Fight Fire with Fire: Seeking Court Orders to Amend the Declaration

brown beside fireplace near brown wicker basket

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A condominium corporation recently brought an application to the court for an order amending its declaration. The application was brought under section 109 of the Condominium Act, 1998, which allows the court to amend the declaration for a condominium where it is “necessary or desirable to correct an error or inconsistency that appears in the declaration….or that arises out of the carrying out of the intent and purpose of the declaration.” The case is most interesting because of the alleged errors or inconsistencies. The case is available on CanLii for those interested in reading it in its entirety. 

The condominium wanted amendments to its declaration because of a repair and maintenance issue in the building. The units on the top four floors had fireplaces. The units on the bottom sixteen floors did not.  In 2013 it was determined that the fireplaces were unsafe and required significant repairs. A debate arose as to whether the costs to repair the fireplaces ought to form part of the common expenses shared by all owners or if only the owners with fireplaces ought to be responsible for the costs. Even within the owners with fireplaces there was debate about the best solution. Some wanted to restore the fireplaces while others were happy to decommission them.

The condominium brought the application under section 109 of the Act and sought amendments to the declaration that would include the fireplace as an exclusive use common element in Schedule “F”. In the alternative, the condominium sought an order amending the description to clarify that the chimney flues formed part of the units.

A group of the owners with fireplaces filed their own application. They sought a declaration that the chimney flues form part of the common elements, an order that required the condominium to repair the chimney flues, and an oppression remedy requiring the condominium to repair the chimney flues.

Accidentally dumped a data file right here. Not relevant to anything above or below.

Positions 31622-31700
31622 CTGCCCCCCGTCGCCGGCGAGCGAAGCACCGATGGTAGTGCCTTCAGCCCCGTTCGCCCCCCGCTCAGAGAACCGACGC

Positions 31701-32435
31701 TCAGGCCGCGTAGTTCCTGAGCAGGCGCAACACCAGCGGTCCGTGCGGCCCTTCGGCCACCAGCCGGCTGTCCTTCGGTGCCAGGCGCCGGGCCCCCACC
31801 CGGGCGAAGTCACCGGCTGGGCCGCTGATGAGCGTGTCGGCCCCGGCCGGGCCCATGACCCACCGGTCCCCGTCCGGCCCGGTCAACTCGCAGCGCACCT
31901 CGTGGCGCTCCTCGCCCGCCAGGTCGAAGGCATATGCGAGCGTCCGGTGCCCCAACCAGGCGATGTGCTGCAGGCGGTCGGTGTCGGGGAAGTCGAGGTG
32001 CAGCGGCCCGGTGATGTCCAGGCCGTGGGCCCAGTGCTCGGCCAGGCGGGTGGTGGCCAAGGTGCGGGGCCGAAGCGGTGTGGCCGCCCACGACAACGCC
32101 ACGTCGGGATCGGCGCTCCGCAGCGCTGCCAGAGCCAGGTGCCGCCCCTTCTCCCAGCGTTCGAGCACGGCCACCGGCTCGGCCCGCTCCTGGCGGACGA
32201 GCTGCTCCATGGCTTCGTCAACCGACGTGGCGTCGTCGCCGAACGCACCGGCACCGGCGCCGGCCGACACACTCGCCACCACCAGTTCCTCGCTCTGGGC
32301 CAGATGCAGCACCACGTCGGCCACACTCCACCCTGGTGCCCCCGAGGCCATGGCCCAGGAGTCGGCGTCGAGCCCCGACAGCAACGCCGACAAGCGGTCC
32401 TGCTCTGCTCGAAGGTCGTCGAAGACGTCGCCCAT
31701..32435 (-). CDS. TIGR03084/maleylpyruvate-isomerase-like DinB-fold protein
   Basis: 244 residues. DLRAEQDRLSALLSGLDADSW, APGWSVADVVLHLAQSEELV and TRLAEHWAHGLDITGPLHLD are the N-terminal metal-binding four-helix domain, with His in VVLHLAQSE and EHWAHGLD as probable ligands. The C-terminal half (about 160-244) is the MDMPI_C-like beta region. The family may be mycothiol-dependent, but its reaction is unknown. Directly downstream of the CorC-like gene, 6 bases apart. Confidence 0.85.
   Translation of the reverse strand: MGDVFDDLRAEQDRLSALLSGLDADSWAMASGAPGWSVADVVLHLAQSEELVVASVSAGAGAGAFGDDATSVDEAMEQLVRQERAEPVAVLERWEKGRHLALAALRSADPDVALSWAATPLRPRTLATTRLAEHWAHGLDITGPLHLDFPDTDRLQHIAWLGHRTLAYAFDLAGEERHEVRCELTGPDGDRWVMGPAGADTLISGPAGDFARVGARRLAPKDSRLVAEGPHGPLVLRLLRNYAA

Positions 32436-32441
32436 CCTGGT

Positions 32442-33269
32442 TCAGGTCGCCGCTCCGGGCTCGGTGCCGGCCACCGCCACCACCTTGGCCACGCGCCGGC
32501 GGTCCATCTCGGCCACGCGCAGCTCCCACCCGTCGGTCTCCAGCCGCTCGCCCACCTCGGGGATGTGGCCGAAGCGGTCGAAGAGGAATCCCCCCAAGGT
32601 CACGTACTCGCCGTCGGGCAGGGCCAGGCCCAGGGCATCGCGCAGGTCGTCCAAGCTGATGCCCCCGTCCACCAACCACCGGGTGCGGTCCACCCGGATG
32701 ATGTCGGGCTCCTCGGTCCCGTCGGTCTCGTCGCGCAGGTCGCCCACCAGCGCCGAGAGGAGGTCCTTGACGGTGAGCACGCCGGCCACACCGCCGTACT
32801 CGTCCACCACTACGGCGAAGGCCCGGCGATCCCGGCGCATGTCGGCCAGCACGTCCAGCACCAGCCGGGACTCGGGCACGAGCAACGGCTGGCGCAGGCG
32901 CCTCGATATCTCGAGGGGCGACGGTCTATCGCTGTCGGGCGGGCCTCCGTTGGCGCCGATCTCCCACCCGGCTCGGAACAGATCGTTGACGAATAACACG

The court reviewed the declaration in its entirety and found that the nine references in the declaration and by-laws to exclusive use common elements showed a recognition that some of the common elements would be used permanently and exclusively by some owners. As a result, the court found that the failure to designate areas as exclusive use common elements in the declaration could be an error or inconsistency.  The court adopted the broad definition of “error” as including an error in opinion, a mistake, a malformation, a flaw or miscarriage, in addition to something incorrectly done through ignorance or inadvertence. The court concluded that the failure to specify the chimney flues as exclusive use common elements was an error. The court found that it was necessary or desirable to amend the declaration to correct the error.

Of note is that the court ignored the submission made by the respondents that the decision would have a profound impact on the broader condominium community as each condominium created under the 1980 Condominium Act without a Schedule F describing exclusive use common elements would now be required to review its declaration and implement a Schedule F where one does not currently exist. (Note: this might be a legitimate concern to many older condominiums or possibly some newer ones where the exclusive use common elements are not properly described in the declaration. You may want to seek legal advice about the options for correcting any issues).